AIM: start

THU, 26 APR 2001 01:16:13 GMT

Minority Rights and the Status of Kosovo

AIM Pristina, April 14, 2001

"The position of ethnic minorities in Kosovo is still far from acceptable," said representatives of the Organization for Security and Cooperation in Europe (OSCE) and of the UN High Commissioner for Refugees (UNHCR) after a report on the position of minorities in the October 2000-February 2001 period was published. The head of the OSCE Mission in Kosovo, Ambassador Daan Everts said "the news in this Report is that there is no good news." Although before last October there was a rather "acceptable" period as far as the position of ethnic minorities in Kosovo was concerned, things again started to deteriorate. The murder of four members of the Ashkalia community in central Kosovo who were trying to return to their homes, marked a new escalation of violence which ended with the explosion of a remote detonated bomb, killing at least 10 Serbs traveling on a bus at the village of Merdare, municipality of Podujevo, on the administrative boundary separating Kosovo from the rest of Serbia.

Such a state of affairs faced all the sides involved in Kosovo with the dilemma of what to do next. Ambassador Everts claims that the issue -- the safety of all ethnic and minority communities in Kosovo -- cannot be resolved through military and police means, but that other forms of action and other security arrangements should be sought. The report was published just when a round table organized under the auspices of the New York-based Project for Ethnic Relations was ending in Pristina, in which representatives of all ethnic communities took part. The main topic was the Albanians' relation with their neighbors. The moderator of the gathering and the chairman of the Project, Allain Kassof, met for the nth time with representatives of the Serbs and the Albanians in an attempt to find possible ways of establishing trust between them.

In April 1997, about a year before the war in Kosovo broke out, Kassof invited representatives of the Kosovo Albanians and the Serbian opposition of the time to an informal meeting in New York. Four years later Kassof says that the events of 1999, the war, and great psychological and moral damage have created a situation in which one can only speak of renewing relations between the Albanians and the Serbs and, if this is possible at all, in entirely changed conditions. It is clear to him that the Albanians will not accept returning to a Serb-dominated federation and, according to him, the question now is how this cooperation project will work for the Serbs living in Kosovo and those willing to return. This, in his view, requires certain changes, mostly on the Albanian side. First of all a strong declaration by Kosovo's leaders, including Ibrahim Rugova and Hashim Thaci, is needed, saying that Serbs will be welcomed and protected not only in their enclaves, but inside Kosovo society as a whole. This, however, would not suffice, because this approach would have to oblige the population as well. Official Belgrade would also have to adopt a new approach and send a clear signal to the local Serb population. Someone in Belgrade should finally accept reality and what has happened in Kosovo. On the other hand, local Serbs should also send a signal that they are ready to accept the newly-created conditions. Nothing similar has yet happened and this, according to Kassof, is one of the reasons why there is still uncertainty in Kosovo in regard to the possibility of co-existence.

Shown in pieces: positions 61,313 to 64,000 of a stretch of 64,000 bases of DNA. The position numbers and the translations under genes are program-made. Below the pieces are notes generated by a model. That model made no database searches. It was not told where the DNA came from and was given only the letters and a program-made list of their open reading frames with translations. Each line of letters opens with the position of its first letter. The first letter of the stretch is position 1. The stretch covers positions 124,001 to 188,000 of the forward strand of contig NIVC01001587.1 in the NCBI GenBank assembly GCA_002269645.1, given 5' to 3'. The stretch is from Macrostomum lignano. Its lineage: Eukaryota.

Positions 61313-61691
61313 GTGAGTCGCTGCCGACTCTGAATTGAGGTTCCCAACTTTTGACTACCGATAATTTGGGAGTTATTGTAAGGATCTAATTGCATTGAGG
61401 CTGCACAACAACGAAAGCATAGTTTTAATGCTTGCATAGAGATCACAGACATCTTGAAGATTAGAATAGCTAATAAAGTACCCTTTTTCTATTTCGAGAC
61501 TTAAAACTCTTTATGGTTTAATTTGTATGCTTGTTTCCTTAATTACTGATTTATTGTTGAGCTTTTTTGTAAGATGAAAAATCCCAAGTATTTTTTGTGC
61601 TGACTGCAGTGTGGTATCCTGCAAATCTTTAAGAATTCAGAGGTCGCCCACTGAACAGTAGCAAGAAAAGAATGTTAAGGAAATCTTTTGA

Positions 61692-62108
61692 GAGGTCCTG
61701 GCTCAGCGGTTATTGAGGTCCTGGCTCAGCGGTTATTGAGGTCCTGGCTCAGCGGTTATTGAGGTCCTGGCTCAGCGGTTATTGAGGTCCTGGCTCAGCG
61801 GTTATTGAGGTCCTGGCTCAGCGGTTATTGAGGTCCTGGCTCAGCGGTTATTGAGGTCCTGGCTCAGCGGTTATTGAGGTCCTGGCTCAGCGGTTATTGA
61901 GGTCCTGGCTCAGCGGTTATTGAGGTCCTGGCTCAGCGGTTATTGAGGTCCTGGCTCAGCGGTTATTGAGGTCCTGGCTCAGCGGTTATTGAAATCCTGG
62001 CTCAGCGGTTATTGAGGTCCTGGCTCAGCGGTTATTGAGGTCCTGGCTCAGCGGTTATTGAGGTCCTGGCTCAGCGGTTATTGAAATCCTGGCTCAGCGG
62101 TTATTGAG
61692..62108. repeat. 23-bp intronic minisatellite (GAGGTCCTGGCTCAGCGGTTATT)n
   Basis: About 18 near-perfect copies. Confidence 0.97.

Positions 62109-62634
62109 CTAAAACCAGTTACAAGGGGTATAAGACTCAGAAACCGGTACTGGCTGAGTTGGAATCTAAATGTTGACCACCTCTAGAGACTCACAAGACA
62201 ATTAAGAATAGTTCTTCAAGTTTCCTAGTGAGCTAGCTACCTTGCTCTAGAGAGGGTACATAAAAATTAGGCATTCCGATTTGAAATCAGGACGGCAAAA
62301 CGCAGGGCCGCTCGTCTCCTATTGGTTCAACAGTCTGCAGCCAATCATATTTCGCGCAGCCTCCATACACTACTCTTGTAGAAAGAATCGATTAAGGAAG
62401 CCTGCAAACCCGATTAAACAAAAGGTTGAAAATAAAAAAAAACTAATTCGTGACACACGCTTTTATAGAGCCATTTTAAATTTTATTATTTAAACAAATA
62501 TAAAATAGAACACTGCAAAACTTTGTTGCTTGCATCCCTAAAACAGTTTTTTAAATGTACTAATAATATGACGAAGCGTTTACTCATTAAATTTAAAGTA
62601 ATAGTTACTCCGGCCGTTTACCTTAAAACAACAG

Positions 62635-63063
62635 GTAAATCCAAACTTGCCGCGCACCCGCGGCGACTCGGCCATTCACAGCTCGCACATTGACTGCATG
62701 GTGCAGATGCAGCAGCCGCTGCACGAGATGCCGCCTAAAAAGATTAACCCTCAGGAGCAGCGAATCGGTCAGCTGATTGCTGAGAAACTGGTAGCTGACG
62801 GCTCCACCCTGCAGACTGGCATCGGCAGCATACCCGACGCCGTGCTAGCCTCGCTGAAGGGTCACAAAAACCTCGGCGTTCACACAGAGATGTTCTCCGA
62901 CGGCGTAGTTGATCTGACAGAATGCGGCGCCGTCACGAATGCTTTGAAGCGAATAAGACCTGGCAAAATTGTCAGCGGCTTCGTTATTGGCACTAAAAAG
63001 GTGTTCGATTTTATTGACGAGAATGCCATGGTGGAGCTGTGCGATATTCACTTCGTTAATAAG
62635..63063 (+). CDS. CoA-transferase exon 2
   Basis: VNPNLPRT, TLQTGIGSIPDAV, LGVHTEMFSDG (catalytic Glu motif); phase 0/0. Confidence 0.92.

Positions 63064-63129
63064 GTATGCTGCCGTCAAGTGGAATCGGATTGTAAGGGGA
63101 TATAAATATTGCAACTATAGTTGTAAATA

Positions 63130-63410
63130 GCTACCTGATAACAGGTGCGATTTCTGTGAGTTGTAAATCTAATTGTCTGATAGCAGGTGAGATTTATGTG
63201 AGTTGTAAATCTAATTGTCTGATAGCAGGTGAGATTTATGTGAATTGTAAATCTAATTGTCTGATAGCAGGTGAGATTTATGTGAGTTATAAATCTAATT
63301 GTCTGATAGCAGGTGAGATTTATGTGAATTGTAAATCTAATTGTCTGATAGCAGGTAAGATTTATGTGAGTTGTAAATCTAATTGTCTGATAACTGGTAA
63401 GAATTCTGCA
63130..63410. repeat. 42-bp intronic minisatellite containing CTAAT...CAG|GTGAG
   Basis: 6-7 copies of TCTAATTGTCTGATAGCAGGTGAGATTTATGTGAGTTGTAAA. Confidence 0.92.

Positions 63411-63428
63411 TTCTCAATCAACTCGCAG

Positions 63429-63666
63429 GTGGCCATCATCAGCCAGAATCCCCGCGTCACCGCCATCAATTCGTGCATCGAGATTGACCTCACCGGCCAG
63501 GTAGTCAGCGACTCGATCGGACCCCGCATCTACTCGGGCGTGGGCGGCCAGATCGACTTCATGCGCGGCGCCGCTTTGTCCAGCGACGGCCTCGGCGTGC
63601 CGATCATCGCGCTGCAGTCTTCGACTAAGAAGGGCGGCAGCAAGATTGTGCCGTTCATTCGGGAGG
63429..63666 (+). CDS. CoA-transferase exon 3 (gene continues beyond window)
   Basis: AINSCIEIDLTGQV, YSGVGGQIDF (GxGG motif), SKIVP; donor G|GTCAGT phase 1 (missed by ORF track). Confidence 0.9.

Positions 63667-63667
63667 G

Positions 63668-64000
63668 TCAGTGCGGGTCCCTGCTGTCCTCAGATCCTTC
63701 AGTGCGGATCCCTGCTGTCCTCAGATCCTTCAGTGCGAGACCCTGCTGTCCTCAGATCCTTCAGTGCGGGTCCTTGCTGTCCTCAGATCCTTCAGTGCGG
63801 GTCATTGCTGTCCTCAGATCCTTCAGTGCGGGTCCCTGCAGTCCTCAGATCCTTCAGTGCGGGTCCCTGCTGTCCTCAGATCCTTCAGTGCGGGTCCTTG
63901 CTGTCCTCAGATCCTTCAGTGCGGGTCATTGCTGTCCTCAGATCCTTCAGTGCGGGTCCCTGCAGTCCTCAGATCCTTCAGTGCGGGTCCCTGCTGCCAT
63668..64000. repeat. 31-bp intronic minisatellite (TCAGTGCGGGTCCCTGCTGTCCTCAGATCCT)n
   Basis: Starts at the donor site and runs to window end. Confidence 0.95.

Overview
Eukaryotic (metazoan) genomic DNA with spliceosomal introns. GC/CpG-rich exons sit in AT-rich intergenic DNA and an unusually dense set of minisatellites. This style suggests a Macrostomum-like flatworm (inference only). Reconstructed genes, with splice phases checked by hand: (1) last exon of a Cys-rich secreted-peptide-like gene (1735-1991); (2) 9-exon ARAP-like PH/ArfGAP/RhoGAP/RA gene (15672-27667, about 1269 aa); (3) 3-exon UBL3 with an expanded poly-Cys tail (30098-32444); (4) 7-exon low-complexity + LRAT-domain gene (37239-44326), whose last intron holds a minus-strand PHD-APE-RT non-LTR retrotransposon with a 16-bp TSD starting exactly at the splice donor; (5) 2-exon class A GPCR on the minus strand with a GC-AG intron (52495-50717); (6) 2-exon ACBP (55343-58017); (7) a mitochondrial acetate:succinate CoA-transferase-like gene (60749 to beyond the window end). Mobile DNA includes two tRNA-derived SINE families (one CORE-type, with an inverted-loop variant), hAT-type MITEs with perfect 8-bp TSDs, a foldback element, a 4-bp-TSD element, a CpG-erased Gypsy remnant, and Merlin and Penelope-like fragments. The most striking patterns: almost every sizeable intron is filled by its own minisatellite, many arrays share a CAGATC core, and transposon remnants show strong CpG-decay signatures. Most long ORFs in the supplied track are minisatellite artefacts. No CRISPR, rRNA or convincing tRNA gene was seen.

Still, things are not as black as they appear. A year ago the first gathering devoted to Albanians and their neighbors was held in Budapest. It was the first meeting of Albanian and Serb representatives after the war, and both sides then expressed their "readiness" for finding an acceptable solution to their problems which would not be a return to status quo. At the next meeting, held in Athens, the debate became more concrete, and the latest one, organized in Pristina, brought up the Kosovo chapter, dealing mostly with creating the necessary conditions and debating ways to convince the Serbs to participate in general elections. The participants said it would be a major psychological step for them and a great encouragement for all who wish for a new Kosovo to be formed. This, however, will not resolve the status of Kosovo, or the status of the Serbs living in it, although it would be a step toward a better-defined future. Kassof believes there is a readiness on both sides to do what is needed and right, but that they do not know how to go about it. They are limited by their mentality, their recent history, and the uncertainty of what the future will bring. But, according to him, "they are already saying what they should be saying, and that is a very important step. The problem now is how to transform this goodwill into concrete action."

Kosovo Albanian representatives are convinced that determining the final status of Kosovo would resolve all difficulties and problems in inter-ethnic relations. International diplomats and analysts, however, believe that the opposite is true. Kassof agrees with the latter and says that before determining the final status of Kosovo, inter-ethnic relations should be resolved. This is more so because the international community would be more prepared to take any direction if multi-ethnic harmony in Kosovo is ensured. The more seeking a resolution to the problem it put off, the longer it will take to find a definite solution to the future status of Kosovo, stressed Kassof.

Besnik Bala